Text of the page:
MUSCATATUCK URBAN TRAINING CENTER, Ind. (Army News Service, March 19, 2010) -- The military's first ever accredited high school, the Patriot Academy, graduated its first class Thursday at the Muscatatuck Urban Training Center near Butlerville, Ind.

The program is aimed at combating the nation's growing high school dropout rates by providing youth with an opportunity to earn their high school diploma, join the Army National Guard and contribute to their community.

After a year of planning, Director of the Army National Guard retired Lt. Gen. Clyde Vaughn's vision to turn high school dropouts into student-Soldiers became reality in June 2009 with the funding and support of the National Guard Bureau.

"This is about the young men and women who will have a second chance," said Acting Director of the Army National Guard Maj. Gen. Raymond Carpenter on the program's opening day in August. "Our mission at the Patriot Academy, very simply, is to educate and train these young men to become the best citizen-Soldiers in the Army National Guard."

Students of the Patriot Academy come to MUTC after completion of Army basic training. They continue to collect active-duty pay, taking classes to earn their high school diploma, while simultaneously honing their military skills before graduating and shipping out to learn their military job.

"It's really a good opportunity," said Sgt. 1st Class William Long, an instructor and assistant platoon sergeant. "The average National Guard Soldier drills one weekend a month, two weeks a year. These guys do almost a year of active duty before they meet their unit. These guys are gonna have a better head start to that."

Additionally, the course is designed to prepare the student-Soldiers to contribute to society.

"There were three objectives when they came here," said Patriot Academy Commandant Col. Perry Sarver. "First one, of course, was to get their high school diploma. Second was to expand on their military skills that they learned in basic training, and finally they provide eight hours community service in and around the Jennings County area."

The program was implemented during a 'dropout crises' in America as more than 1.2 million students, equating to 7,000 per school day, either drop out or do not earn their high school diploma according to the Alliance for Excellent Education.

"There's hundreds of thousands of young men and women who have not achieved their high school diploma and the Army National Guard provides these young men and women an opportunity to do that," said Sarver.

This graduating class consisted of 38 of the original 47 student-Soldiers who started the course, originating from 16 different states. Each Soldier will return to his respective state's National Guard after receiving their military occupational training.

"We are trying to diversify our next class," said Sarver. "What we want to do is grow our enrollment from 47 from this past year to try to graduate 300 men and women from the 54 states and territories."

The graduates' families, command sergeants major and recruiters attended the graduation ceremony to show their support. The class valedictorian said his newly earned high school diploma was a new beginning for him.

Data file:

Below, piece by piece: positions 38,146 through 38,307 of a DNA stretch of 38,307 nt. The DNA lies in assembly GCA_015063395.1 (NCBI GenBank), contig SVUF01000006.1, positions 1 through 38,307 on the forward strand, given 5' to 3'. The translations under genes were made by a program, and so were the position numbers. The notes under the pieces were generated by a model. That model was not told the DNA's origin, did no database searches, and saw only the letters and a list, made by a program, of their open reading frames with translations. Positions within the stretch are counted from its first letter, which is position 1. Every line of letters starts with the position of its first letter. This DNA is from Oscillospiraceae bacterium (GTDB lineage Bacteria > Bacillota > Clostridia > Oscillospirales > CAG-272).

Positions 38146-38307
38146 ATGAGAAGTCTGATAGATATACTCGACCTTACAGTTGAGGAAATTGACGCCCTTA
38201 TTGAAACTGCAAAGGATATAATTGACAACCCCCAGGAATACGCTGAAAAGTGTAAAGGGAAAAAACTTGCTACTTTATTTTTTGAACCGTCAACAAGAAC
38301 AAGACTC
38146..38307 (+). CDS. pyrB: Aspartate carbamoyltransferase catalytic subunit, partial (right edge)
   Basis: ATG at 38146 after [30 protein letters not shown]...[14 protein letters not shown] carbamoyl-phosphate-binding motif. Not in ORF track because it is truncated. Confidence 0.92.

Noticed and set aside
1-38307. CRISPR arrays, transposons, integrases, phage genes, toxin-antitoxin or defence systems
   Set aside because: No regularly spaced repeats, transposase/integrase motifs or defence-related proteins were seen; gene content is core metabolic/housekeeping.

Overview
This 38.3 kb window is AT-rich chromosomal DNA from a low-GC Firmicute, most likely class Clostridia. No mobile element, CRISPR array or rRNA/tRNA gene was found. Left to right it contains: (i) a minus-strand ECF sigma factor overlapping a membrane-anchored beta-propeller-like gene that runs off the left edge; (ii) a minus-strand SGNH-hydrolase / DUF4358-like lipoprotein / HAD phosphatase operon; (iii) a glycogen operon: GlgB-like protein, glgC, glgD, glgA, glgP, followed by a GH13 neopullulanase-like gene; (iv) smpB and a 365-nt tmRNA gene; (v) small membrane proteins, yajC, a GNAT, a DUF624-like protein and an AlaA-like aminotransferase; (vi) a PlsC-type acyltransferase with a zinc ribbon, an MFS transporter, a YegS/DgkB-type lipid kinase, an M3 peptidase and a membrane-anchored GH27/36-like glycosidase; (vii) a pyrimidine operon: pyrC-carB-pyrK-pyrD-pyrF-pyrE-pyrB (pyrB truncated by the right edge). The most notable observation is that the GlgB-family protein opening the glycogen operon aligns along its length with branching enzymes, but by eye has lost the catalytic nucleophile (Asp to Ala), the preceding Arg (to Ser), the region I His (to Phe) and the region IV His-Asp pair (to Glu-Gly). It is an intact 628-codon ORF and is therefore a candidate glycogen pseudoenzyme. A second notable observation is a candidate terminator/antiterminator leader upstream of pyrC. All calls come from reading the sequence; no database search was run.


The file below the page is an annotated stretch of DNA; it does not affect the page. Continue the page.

"It's a great opportunity to be here," said Pvt. Mario Guillen of the Texas National Guard. "I hope to make the best of it. Before I came into the Patriot Academy I worked for a low salary. [The course] has changed my life. I can pass the obstacles that I have in front of me. Now I have a better view of my future because of the education I got here."

Guillen will be moving onto Fort Leonard Wood, Mo., to earn his military occupational specialty as a truck driver.

Fellow student Pfc. Scott Mix of Fort Wayne, Ind., said he came to the program to better himself by getting his high school diploma to expand his opportunities and horizons.

"It's been an adventure," said Mix. "A lot of military training and a lot of schooling and [physical training] but it was definitely worth it."

Mix did not have enough credits to graduate high school with his class and wanted to earn more than a General Education Diploma. He went to an Army National Guard Recruiter and joined the Patriot Academy at 18 years of age.

"I definitely grew up a lot," said Mix. "My maturity level has increased an awful lot. I was getting into a lot of trouble and I wasn't staying focused. Since I came here everything is more straight-edged and disciplined. Everything is always business. My whole mentality has changed."

His mother, who came to show her support at her son's graduation, said she couldn't agree more.

"He is a lot more disciplined," said Mix's mother, Christa Wilfong. "I've noticed he has a lot more respect for others. He seems to really be looking toward the future instead of just living for the day. He is setting a lot more goals."

As the first graduating class packs their bags, to include a newly achieved high school diploma, the instructors, commanders and creators of the Patriot Academy stay committed to taking lost or misguided potential and molding it into positive contributions to society.

"They get a chance for a do-over," said Sarver. "Society has given up on some of these young people for whatever reason and they were led to believe that they would never achieve their high school diploma. When they first came in, back in June and July, they were lacking the focus. They were lacking the confidence. When they leave here they believe they can accomplish anything in their lives."

Page last updated Fri July 22nd, 2011 at 12:16